|The Lewes Pound|
Lewes first introduced its own currency in 1789, but this was
discontinued in 1895.
In September 2008 the £1 was reintroduced with a run of 10,000. A further tranche 20,000 was released and finally 3,000. These notes were exchangeable at some 120 shops, pubs and small businesses in Lewes area.
On 3 July 2009, it was announced that the scheme was to be extended. New notes of £1 (2 versions) £5, £10 and £21 were issued and the original notes withdrawn.
The notes are printed on traditional banknote paper and have a number of security features including unique numbering, watermarks
foil impressions and heat mark.
Was it a good idea?
A big question, the winners are certainly note collectors.
It also created a lot of publicity for Lewes when launched and created employment for the
makers of the notes. The first of which were printed in Totnes, hardly in keeping with trading locally.
Even the company who printed them went bust shortly after the first delivery, proving the old adage 'license to print money" - wrong. The cost of each note was around 30 pence, it has been said this money could have been better spent.
The Lewes Pound and the Transition Towns movement have received criticism for a failure to address the needs of the wider Lewes population, especially lower socio-economic groups. Such local currency initiatives have been more widely criticized in light of limited success in stimulating new spending in local economies and as an unrealistic strategy to reduce carbon emissions.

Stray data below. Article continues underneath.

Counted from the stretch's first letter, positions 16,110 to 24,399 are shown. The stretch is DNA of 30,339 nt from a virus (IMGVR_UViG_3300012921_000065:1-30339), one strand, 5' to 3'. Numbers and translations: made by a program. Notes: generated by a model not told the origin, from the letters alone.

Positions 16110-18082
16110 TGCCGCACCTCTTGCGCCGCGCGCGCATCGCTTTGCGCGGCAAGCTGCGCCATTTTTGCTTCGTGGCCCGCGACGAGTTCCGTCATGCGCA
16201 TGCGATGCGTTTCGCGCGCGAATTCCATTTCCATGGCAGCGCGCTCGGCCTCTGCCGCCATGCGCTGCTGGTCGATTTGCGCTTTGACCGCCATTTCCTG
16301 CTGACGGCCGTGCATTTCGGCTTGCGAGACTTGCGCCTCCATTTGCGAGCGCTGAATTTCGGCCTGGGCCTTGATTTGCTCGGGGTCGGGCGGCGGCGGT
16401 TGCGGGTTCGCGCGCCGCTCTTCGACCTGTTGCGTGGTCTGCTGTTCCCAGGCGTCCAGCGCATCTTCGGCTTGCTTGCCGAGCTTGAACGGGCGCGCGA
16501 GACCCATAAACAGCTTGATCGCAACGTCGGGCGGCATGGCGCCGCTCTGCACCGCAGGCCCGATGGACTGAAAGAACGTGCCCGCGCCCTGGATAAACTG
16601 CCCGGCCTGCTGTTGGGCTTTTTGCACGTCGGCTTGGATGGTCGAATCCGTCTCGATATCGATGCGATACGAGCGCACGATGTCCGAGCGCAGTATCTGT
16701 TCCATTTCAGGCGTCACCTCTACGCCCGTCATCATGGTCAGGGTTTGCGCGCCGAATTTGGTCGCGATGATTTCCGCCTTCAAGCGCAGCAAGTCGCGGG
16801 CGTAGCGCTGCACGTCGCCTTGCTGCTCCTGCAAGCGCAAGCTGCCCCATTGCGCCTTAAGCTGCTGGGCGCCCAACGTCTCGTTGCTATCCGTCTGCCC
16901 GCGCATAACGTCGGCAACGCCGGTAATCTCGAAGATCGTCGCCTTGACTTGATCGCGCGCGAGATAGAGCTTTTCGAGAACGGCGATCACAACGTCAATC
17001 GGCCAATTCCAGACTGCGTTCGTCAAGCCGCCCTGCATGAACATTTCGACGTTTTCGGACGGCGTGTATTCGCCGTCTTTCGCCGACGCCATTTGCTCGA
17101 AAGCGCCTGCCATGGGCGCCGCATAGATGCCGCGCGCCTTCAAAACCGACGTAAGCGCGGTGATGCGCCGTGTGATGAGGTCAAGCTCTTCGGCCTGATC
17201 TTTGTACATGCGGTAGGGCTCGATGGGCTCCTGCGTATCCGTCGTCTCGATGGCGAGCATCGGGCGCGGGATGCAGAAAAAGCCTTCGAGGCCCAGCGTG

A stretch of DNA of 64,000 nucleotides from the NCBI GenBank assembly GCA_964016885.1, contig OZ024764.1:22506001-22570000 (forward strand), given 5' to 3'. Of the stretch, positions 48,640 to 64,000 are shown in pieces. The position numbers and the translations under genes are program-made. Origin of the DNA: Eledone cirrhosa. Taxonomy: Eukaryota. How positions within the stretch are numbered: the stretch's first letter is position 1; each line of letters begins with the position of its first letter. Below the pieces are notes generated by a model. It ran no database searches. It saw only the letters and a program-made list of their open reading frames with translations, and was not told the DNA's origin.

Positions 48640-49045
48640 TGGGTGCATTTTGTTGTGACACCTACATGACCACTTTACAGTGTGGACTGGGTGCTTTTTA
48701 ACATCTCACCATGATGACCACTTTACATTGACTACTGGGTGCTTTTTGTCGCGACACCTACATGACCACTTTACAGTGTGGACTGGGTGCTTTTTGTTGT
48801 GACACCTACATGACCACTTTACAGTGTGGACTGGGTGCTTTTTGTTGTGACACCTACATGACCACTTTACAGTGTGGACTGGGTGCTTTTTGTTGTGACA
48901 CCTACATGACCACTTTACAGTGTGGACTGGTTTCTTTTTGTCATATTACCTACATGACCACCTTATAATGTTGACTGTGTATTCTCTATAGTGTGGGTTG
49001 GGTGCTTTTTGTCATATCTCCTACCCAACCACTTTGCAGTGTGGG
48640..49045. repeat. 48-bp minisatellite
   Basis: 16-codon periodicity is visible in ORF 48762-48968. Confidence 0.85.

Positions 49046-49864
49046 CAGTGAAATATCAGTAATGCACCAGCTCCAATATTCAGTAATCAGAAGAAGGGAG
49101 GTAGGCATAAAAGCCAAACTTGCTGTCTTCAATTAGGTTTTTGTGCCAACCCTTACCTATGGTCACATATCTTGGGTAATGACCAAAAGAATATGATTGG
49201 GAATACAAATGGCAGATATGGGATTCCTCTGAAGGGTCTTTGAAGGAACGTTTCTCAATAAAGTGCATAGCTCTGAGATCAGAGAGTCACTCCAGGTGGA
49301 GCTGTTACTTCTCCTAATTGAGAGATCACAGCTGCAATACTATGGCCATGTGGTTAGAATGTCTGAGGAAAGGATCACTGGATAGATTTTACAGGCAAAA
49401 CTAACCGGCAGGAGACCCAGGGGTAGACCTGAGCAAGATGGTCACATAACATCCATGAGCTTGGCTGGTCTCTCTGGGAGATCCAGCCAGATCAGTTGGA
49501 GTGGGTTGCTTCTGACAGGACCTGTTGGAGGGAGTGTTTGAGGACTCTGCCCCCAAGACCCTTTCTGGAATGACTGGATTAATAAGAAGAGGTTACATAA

It is now very rare to be offered Lewes pounds in your change as a large number of outlets only accept them reluctantly as it adds to there accounting burden will little perceived return.
The new notes are of very high quality but their release did not stimulate anything like the publicity of the original launch.
The organisers pledged to 'local projects' 5p per note on everyone exchanged back into sterling. They have printed this on every note and will have 5 years (the validity of the notes) to reflect on whether they should have checked if this was acceptable to outlets taking them. It was not and at an interesting meeting in the 'Lewes Arms' were forced to drop the idea.
During 2009 Brixton and Stroud also introduced there own currencies. Brixton introduced mobile pay by text service in September 2011, worth a look.